A dramatic rescue of a dozen boys from a flooded cave in Thailand this summer was followed by a bizarre sideshow: a world-famous billionaire inventor groundlessly smearing one of the rescue advisers as a pedophile. On Aug. 28, Tesla CEO Elon Musk doubled down, taking to Twitter to ask why cave expert Vernon Unsworth hadn’t sued him over the slur. “@elonmusk should check his mail before tweeting,” came a prompt reply illustrated with a photo of an intent-to-sue letter. That mic-drop tweet came from the fingertips of L. Lin Wood, a Buckhead attorney who has become one of the nation’s top libel warriors after using similar inyour-face tactics to defend the honor of such clients as Richard Jewell, who was falsely accused of the 1996 Atlanta Olympics bombing, and the family members of JonBenét Ramsey, the child victim of a notorious unsolved murder. “[The false accusations] change their life forever, because the shout of ‘guilty’ is never overcome by the whisper of innocence,” Wood said of his clients in a recent interview. Over the years, Wood has represented both sides in prominent sexual misconduct and assault claims. Current clients include casino mogul Steve Wynn, who denies several workplace misconduct claims, and 15 years ago Wood represented the woman who accused basketball star Kobe Bryant of rape in a case that was later settled without admission of wrongdoing. Such cases leave him with some strong concerns about the “#MeToo movement” and the social media era. While saying he is often the first to go to the “court of public opinion,” Wood is also concerned it “has no rules of evidence.” “I don’t know what the future of reputation is going to be. We have normalized, in so many ways, heinous accusations,” Wood said, predicting the court system eventually will tighten protections against defamation.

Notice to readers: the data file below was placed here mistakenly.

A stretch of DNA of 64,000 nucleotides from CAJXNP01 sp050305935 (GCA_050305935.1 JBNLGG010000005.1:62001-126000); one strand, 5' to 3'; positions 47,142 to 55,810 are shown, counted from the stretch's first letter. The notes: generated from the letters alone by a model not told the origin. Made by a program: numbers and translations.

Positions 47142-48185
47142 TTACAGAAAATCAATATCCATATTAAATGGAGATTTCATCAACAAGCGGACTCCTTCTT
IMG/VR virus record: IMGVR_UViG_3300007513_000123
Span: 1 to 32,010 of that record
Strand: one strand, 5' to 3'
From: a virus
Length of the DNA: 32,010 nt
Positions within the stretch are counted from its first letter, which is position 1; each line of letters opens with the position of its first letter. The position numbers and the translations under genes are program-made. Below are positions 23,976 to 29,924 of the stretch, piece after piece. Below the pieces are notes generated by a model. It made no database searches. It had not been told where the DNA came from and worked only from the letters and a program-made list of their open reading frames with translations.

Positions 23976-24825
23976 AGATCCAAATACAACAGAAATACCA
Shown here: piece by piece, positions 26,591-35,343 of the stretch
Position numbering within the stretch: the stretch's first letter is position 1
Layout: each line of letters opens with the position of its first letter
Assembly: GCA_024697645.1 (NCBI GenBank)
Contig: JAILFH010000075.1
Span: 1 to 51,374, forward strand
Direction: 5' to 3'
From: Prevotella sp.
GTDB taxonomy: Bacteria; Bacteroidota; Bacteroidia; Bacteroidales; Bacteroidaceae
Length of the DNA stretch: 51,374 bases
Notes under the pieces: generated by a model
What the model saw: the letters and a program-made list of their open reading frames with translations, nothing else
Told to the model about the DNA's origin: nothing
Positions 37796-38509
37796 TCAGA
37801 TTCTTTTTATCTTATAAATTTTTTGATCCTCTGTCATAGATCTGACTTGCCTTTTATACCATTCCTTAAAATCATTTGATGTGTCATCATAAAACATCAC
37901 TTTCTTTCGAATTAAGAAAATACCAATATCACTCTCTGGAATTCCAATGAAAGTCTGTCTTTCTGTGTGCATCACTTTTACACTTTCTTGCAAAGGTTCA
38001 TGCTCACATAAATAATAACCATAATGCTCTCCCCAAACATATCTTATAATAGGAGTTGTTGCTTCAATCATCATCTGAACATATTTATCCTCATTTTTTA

Early career and Richard Jewell